Decolonization — the act of rejecting colonial oppression — requires the abolition of that which is harmful. Decolonization is not reform nor recuperation. It involves concrete material actions, such as rematriation of lands and getting rid of oppressive colonial structures and creating something else from (or despite) the ashes of what needs to be destroyed for Indigenous, Black, Brown, queer, disabled, and all “othered” life to regenerate.
Ashes are complicated. Depending on what was burned and how, ashes can be sacred, healing, clarifying and protecting. Fire is a strong part of many Indigenous cultures and land relations. Fire can be care and responsibility. Some ashes can act as fertilizers, while others are toxic and deadly. The life-threatening impacts of burning toxins reminds us that some things, such as fossil fuels, should have been left in the ground or never been used in the first place. The possibility of regeneration from the ashes really depends upon the character and quality of what was burned. This is a caution that reforms and repurposes can continue to emit the same toxicity they seek to address.
Given the genocidal origins of Thanksgiving, it is common for Indigenous folks to refer to it as “Thanks-Taking” or “No Thanks Day,” and many of us feel that the only way to decolonize this holiday is to abolish it.
Thanksgiving is based on a collage of colonial origin stories, religious mythology, regional approaches, commercial marketing and family traditions. The mosaic nature of its formation in our social worlds and interpersonal lives makes it a difficult thing to define and taboo to criticize. People tend to take critiques of the historical and legal facts of the holiday personally, even if no personal attack occurs.
Over the last few decades, the commercial sphere has moved away from overtly racist representations of the holiday — such as fake Indian head dresses, paper Indian decorations and offensive caricatures of Indigenous peoples.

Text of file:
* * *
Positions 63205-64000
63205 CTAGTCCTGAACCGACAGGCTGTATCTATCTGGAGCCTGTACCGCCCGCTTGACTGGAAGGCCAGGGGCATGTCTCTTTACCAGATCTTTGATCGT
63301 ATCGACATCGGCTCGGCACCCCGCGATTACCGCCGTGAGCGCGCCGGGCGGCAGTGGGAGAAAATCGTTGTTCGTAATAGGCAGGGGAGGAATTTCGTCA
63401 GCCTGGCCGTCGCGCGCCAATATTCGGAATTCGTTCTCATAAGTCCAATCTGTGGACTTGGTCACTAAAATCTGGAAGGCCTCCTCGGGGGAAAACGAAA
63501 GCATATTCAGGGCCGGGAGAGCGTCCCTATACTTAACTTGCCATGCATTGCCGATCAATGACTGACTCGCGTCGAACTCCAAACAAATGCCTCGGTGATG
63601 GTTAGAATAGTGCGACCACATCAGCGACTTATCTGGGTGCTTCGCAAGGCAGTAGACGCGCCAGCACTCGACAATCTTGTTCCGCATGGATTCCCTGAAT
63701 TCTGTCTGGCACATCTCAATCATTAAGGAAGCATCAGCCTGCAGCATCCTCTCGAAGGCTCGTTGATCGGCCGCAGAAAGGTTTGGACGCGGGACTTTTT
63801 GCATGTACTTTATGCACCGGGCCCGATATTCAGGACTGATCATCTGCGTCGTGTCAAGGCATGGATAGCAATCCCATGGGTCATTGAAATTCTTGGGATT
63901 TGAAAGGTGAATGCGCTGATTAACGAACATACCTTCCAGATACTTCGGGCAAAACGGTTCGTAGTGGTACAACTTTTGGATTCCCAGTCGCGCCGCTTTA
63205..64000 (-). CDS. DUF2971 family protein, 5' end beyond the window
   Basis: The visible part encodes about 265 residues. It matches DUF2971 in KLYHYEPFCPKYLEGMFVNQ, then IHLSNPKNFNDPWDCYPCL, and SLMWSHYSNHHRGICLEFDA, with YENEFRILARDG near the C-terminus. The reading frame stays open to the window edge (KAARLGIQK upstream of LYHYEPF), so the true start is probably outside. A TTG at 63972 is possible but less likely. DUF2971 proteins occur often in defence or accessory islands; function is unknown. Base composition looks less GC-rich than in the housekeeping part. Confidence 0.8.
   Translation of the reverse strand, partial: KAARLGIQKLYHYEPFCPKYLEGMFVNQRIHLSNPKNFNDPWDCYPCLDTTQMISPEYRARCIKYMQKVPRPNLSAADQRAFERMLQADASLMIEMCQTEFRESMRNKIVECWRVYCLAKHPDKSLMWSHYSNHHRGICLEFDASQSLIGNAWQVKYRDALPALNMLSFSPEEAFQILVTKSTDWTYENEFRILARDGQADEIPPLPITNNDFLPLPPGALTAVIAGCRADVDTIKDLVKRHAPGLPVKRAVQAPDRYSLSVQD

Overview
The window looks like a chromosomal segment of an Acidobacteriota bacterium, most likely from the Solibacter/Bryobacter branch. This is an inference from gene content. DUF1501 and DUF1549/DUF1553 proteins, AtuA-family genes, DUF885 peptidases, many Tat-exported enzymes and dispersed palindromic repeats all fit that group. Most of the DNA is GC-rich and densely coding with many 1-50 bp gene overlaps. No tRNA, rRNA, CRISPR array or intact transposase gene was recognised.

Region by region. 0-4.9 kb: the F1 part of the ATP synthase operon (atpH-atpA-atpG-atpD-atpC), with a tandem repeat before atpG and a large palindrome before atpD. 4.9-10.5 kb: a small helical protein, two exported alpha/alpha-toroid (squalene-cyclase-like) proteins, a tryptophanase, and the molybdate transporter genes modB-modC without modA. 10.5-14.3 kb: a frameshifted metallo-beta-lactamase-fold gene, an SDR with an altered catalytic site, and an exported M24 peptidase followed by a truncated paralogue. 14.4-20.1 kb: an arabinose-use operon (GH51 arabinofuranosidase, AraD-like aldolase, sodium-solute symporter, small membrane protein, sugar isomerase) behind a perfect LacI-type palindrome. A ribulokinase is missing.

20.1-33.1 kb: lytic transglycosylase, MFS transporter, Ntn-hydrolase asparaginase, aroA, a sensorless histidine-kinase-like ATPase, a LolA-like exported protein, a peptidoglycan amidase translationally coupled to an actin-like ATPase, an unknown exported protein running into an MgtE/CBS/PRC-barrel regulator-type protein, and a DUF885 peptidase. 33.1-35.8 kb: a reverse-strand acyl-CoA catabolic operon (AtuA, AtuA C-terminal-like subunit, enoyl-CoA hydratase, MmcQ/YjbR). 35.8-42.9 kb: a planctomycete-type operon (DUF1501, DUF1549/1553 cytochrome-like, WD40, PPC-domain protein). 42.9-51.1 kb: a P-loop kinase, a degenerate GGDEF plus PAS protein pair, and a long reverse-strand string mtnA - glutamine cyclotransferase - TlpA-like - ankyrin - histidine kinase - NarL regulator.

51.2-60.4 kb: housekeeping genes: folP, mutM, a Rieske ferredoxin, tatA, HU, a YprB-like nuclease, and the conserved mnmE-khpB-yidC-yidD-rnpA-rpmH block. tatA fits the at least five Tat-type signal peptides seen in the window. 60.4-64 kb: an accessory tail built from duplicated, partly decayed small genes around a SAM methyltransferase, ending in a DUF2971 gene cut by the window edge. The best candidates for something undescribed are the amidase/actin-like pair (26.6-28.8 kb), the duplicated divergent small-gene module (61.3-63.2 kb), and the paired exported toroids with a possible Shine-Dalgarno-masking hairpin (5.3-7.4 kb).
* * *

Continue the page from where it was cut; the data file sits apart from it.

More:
These things have been replaced by cultural and ecological appropriations of Indigenous foods, spirituality and Indigenous life-ways that serve to link settlers to the lands they occupy. The holiday has been commercially and spiritually recuperated into a sanitized focus on community, family, nature and gratitude exemplified by cute little pumpkins and cornucopia baskets reminding us to be “grateful” in an attempt to unmoor the holiday from its colonial past.
This spiritual and ecological appropriation leaves no room for Indigenous critique or provocations such as refusal, abolition and decolonization. It also silences critiques of the capitalist exploitation that intensifies on this holiday, as essential and service workers are excluded from time off and brutalized by the consumerism of Black Friday, while being told not to organize because they won’t get others’ support for workers’ rights demands that would “ruin” a middle-class holiday.
The sanitization of the holiday also suppresses critiques from Indigenous peoples who are shamed for expressing rage and horror about repackaged versions of Thanksgiving and cast as “Debbie Downers” raining on a holiday that most claim isn’t about our oppression anymore, but is instead supposed to be about concepts dear to Indigenous spiritualities, such as community, traditional foods and gratitude.
Thanksgiving Is Inextricable From the Grammar of Colonial Violence
Surviving the genocide of colonial conquest is the common grammar shared across many Indigenous, Black and Brown communities, and an annual scene revealing these structures of feeling is the Thanksgiving dinner table.
Grammar is the structural constraints of what can be written or said, the laws of what can be expressed and how. Cultures create grammars of obvious and hidden rules about what can be talked about and how, defining what is acceptable and what is considered rude or ridiculous. How people negotiate national holidays — these annual occasions on which many (but not all) people are given time off from work — reveals the grammar behind the social fabric that a nation tries to weave.